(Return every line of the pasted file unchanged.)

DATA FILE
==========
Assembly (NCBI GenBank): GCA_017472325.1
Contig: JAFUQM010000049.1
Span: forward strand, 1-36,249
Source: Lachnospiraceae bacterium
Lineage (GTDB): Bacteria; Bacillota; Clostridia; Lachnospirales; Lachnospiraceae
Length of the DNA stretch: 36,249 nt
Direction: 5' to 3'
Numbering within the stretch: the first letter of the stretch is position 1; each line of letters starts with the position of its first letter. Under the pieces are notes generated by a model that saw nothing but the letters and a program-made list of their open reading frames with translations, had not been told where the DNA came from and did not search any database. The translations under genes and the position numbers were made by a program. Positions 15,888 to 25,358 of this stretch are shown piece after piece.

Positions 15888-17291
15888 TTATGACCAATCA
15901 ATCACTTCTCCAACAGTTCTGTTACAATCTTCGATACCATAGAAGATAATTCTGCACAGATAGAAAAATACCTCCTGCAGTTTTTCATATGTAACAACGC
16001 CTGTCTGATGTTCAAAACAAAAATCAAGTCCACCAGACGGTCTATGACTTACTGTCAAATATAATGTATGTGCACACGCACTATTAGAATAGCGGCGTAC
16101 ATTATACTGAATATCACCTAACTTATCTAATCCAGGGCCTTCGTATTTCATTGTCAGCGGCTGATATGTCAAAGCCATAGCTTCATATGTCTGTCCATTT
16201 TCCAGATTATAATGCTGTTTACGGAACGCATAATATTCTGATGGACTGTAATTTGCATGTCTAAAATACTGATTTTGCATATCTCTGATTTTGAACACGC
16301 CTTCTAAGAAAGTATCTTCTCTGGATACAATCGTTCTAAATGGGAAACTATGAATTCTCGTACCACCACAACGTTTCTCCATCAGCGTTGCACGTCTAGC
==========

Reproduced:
Assembly (NCBI GenBank): GCA_017472325.1
Contig: JAFUQM010000049.1
Span: forward strand, 1-36,249
Source: Lachnospiraceae bacterium
Lineage (GTDB): Bacteria; Bacillota; Clostridia; Lachnospirales; Lachnospiraceae
Length of the DNA stretch: 36,249 nt
Direction: 5' to 3'
Numbering within the stretch: the first letter of the stretch is position 1; each line of letters starts with the position of its first letter. Under the pieces are notes generated by a model that saw nothing but the letters and a program-made list of their open reading frames with translations, had not been told where the DNA came from and did not search any database. The translations under genes and the position numbers were made by a program. Positions 15,888 to 25,358 of this stretch are shown piece after piece.

Positions 15888-17291
15888 TTATGACCAATCA
15901 ATCACTTCTCCAACAGTTCTGTTACAATCTTCGATACCATAGAAGATAATTCTGCACAGATAGAAAAATACCTCCTGCAGTTTTTCATATGTAACAACGC
16001 CTGTCTGATGTTCAAAACAAAAATCAAGTCCACCAGACGGTCTATGACTTACTGTCAAATATAATGTATGTGCACACGCACTATTAGAATAGCGGCGTAC
16101 ATTATACTGAATATCACCTAACTTATCTAATCCAGGGCCTTCGTATTTCATTGTCAGCGGCTGATATGTCAAAGCCATAGCTTCATATGTCTGTCCATTT
16201 TCCAGATTATAATGCTGTTTACGGAACGCATAATATTCTGATGGACTGTAATTTGCATGTCTAAAATACTGATTTTGCATATCTCTGATTTTGAACACGC
16301 CTTCTAAGAAAGTATCTTCTCTGGATACAATCGTTCTAAATGGGAAACTATGAATTCTCGTACCACCACAACGTTTCTCCATCAGCGTTGCACGTCTAGC